“I don’t think most people get this lucky in one lifetime,” he says simply. “Most adults cannot accommodate the intransigence of adolescence, so they are constantly at odds with their children. Most parents don’t have the time or energy for all it takes. But we’re lucky, Carol and I. We’re older, and we have had good experiences with our other children. You know, we have four kids besides Charlie – Carol had two and I had two – and they’ve all turned out okay. My son David is an actor, my daughter Jenny goes to school; Carol’s Lucy is an actress, and her son Aram SAroyan is a writer and has just written quite a good book called Genesis Angels. We had Charlie when we were a little more mature, when we didn’t have to worry so much about earning a living. Besides – Charlie was a great baby. You could take him any place, just stick him in a bag, and he’d go anywhere – grinning, laughing, talking, just marvelous. Our secret is luck.
“You have to have a spouse you’re crazy about,” Matthau adds. “Now you’re crazy about the spouse and you have this little kid, and the kid turns out exactly like the spouse, so you’re crazy about the kid from the start: and he’s even cuter because he’s smaller and helpless, and the whole thing just rolls into a marvelous life.”
Unlike many fathers who feel a little uncomfortable with newborns, Walter insists that Charlie has been his best friend since he was “about a half-hour old: I pinched him then and he laughed.” Carol claims the father-son love affair didn’t really start, though, until 24 hours later. Walter was in Paris then, finishing up Charade, and though Carol had wanted to stay with him, her doctor wanted her safe at home. Walter concurred: “Our kid can’t become President of the United States if he’s born in Paris,” he pointed out.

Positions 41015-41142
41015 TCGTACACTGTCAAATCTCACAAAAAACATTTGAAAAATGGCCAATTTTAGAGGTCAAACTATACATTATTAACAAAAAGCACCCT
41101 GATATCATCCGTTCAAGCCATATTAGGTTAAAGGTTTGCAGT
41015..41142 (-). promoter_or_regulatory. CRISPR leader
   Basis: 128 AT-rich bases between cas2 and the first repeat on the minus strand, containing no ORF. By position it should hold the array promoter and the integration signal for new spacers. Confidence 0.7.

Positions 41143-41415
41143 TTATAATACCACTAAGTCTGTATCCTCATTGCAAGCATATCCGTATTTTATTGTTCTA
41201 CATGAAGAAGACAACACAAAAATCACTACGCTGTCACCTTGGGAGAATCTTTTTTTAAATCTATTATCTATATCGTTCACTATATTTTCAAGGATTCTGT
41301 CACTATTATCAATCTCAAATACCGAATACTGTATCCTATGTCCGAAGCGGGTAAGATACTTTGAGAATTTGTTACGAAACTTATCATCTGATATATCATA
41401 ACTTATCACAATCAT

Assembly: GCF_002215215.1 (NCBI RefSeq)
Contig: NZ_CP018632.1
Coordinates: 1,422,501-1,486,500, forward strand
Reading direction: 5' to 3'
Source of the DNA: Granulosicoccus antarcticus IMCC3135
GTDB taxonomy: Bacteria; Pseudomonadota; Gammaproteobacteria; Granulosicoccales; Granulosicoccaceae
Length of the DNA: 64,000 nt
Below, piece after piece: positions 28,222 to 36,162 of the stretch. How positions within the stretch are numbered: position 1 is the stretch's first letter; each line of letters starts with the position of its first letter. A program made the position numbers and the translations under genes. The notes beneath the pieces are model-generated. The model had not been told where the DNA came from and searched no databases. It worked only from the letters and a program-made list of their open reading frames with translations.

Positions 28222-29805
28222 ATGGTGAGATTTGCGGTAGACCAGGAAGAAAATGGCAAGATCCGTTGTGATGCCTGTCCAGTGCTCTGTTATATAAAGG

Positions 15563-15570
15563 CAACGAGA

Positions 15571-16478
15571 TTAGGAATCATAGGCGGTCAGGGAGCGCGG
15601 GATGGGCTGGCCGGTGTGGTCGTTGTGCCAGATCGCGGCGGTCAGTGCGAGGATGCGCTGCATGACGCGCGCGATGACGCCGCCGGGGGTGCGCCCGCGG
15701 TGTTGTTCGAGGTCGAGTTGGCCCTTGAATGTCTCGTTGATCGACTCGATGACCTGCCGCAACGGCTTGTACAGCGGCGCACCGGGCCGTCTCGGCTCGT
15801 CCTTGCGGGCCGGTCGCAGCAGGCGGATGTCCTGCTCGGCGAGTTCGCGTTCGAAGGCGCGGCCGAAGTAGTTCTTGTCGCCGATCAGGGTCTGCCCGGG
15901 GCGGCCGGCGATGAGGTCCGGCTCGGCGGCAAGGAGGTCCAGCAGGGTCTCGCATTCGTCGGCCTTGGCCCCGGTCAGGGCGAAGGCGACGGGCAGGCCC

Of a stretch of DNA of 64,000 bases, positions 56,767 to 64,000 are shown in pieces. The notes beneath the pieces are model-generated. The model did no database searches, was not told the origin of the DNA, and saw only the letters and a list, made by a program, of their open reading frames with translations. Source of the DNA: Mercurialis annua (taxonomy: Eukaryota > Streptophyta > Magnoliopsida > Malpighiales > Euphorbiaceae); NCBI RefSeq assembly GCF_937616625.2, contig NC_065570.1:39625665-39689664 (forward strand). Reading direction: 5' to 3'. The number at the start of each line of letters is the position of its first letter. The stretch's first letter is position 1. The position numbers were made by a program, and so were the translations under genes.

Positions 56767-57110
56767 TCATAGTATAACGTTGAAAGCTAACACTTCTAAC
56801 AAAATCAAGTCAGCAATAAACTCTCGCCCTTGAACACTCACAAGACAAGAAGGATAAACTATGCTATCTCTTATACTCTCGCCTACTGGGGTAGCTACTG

So Carol flew home to New York and Charlie was born December 10, 1962. Carol immediately cabled Walter: BOY ARRIVED TODAY. LOOKS JUST LIKE YOU. NOTHING TO WORRY ABOUT. Twenty-four hours later, the new father was at New York Hospital falling in love with his baby.
“He looked exactly the way he does now,” Walter recalls, “He still looks like he jus got out of the egg. I helped take care of him from the first – we took him everywhere. I remember at Acapulco. He was about eight months old, and I was down there doing Ensign Pulver. Carol and I had a room on the sixth floor of the hotel, and we could always spot him in the crowd when we looked over the balcony. He was very white and very small and everyone else, including his nurse, was very large and very tan. The kid was always special.”
One of the first time I met Charlie was when I visited the Matthaus at their house in Pacific Palisades. Carol and I were sitting in the living room, when Charlie, then five, ran in from the pool,naked and dripping wet, and introduced himself as “Wolfgang Amadeus Mozart.”
“And have you composed anything lately?” I asked.
“No, I’ve been swimming. But now I’m going upstairs to compose a sonata.”
“Well, say hello to your dad for me.”
“Okay, “ said Charlie. “Leopold?”
The conversation was not as surprising as it sounds. Walter loves classical music, and has inspired his son. Walter is convinced that a love of music is genetic, “And Charlie’s genes in the music department are inherited from his momma, since he’s now into Big Band music, although he is perfectly open to Tchaikovsky and Beethoven.”
Also in the genes must be a love of acting. Charlie has played in school productions (Mercutio in Romeo and Juliet; Lovberg in Hedda Gabler; Stanley Kowalski in Streetcar Named Desire). But the role that his father enjoyed the most was Charlie as the Earl of Gloucester in King Lear, complete with English accent. It took Walter back to his own first days on Broadway.